Ukraine celebrates its independence in 1991 every year. The day is again overshadowed by the Russian war of aggression. The news at a glance
A year and a half of war: On Ukraine’s Independence Day, President Volodymyr Zelenskyy swore his compatriots to work together to ward off the Russian attack. Chancellor Olaf Scholz also paid tribute to Ukraine’s fight against “Russia’s brutal aggression” on Thursday. New commitments to Kiev for anti-aircraft missiles and possibly fighter jets came from Norway. At the same time, Federal Foreign Minister Annalena Baerbock admitted that Western sanctions did not weaken Moscow as much as hoped.
On February 24, 2022, Russia began its invasion of Ukraine – exactly 18 months ago. Also on Thursday, Ukraine celebrated its national holiday commemorating independence since August 24, 1991. In the capital Kiev, passers-by took the opportunity to take photos against the backdrop of downed tanks and howitzers. However, the war is tugging hard at the country. Tens of thousands of people were killed or injured. According to the UN, at least 545 children were killed.
Ukrainian commando action in Crimea
In Russia on Thursday, almost everything revolved around the alleged death of mercenary leader Yevgeny Prigozhin, who is said to have crashed in a plane. Initially, however, this had no discernible effect on the course of the war in Ukraine. For months, Ukrainian troops have been struggling to recapture territory with a tough counteroffensive. Despite this, Moscow still controls almost a fifth of its neighbor’s territory, including the Black Sea peninsula of Crimea, which was annexed in 2014.
In western Crimea, fighting broke out between Russian forces and a Ukrainian commando unit. Both sides confirmed this, but presented the outcome differently. The Ukrainian military intelligence service announced that some of its units had landed in Crimea in a special operation and had “completed all tasks”. However, Russian media reported that the attack was repelled and the attackers were killed.
Zelenskyy appeals to Ukrainian unity
As so often, President Zelenskyy addressed the Ukrainians in a video message on Independence Day and said: “In a great war there are no small things. Nothing is unimportant. Nobody is unimportant. This applies to people as well as deeds and words.” He thanked in particular soldiers, armament workers, electricians, journalists, deminers, teachers, doctors and athletes for their commitment and recalled the sacrifices made.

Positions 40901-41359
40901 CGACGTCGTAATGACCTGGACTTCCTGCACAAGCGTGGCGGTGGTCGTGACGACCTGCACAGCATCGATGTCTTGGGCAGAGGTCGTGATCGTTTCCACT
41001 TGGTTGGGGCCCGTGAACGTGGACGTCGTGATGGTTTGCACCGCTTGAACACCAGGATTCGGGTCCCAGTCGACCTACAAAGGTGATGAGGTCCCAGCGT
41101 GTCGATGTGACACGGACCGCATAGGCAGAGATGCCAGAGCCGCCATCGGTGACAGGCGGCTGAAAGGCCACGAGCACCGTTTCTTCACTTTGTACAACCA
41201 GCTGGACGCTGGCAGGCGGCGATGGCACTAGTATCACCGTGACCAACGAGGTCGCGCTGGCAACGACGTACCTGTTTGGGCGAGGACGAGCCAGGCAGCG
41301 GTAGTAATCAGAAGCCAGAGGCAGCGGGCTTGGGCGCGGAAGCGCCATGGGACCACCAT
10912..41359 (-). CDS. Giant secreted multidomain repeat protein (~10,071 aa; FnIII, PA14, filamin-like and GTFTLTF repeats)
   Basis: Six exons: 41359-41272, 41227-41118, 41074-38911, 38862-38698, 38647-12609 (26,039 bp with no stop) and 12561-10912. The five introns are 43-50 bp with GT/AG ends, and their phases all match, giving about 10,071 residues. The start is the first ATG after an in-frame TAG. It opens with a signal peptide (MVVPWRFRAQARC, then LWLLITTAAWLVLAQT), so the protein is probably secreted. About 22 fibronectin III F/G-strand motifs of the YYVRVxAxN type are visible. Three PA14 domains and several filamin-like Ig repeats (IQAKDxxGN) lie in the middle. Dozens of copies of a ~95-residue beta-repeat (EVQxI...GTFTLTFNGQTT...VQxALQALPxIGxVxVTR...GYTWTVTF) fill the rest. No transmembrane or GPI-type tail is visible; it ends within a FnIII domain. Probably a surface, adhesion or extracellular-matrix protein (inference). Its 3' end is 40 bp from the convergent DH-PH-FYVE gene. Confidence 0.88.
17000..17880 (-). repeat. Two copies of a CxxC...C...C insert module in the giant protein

Chancellor Scholz addressed Ukraine on Platform X – formerly Twitter -: “Today you are celebrating the independence and freedom of your nation. These are exactly the principles that your entire country is defending in its courageous fight against Russia’s brutal aggression.”
Foreign Minister Baerbock also paid tribute to the courage and “unbridled will to live in peace” of the Ukrainians. The Green politician wrote about the war: “Every day is one day too many. Every day is an obligation for us to do everything we can to ensure that Ukraine can live in peace again like we can.”
Commitments from Norway
Regarding the debate about a possible German delivery of Taurus cruise missiles to Ukraine, Baerbock said on Deutschlandfunk that “technical details” still had to be clarified. It is important not just to promise something, “but that it is then delivered and works and that the different systems interlock. And that now also applies to other measures such as cruise missiles”.
Germany has already made a number of weapon systems available to Kiev, including the modern Iris-T air defense system. Norway now wants to deliver more missiles for this, as became known during a visit by Prime Minister Jonas Gahr Støre to Kiev. According to reports from TV2 and NRK, Norway has also offered Ukraine F-16 fighter jets – the third country after Denmark and the Netherlands. A number was not given. The Norwegian government initially made no mention of the jets.
Baerbock disappointed by the effects of Russia sanctions
In addition to massive military and civilian support for Ukraine, Kiev’s western partners have also decided on severe economic sanctions since the beginning of the war in order to put pressure on Russia. Among other things, the European Union has drastically reduced imports of Russian energy and cut exports of many products.
But in an interview with journalist Stephan Lamby, Baerbock said about the effect of such measures: “Actually, economic sanctions would have economic effects. But that’s not the case.” She added: “We have seen that rational decisions, rational measures taken between civilized governments cannot end this war.” Most recently, the Russian economy had grown while the German economy was weakening.
I have been working in the news industry for over 6 years, first as a reporter and now as an editor. I have covered politics extensively, and my work has appeared in major newspapers and online news outlets around the world. In addition to my writing, I also contribute regularly to 24 Hours World.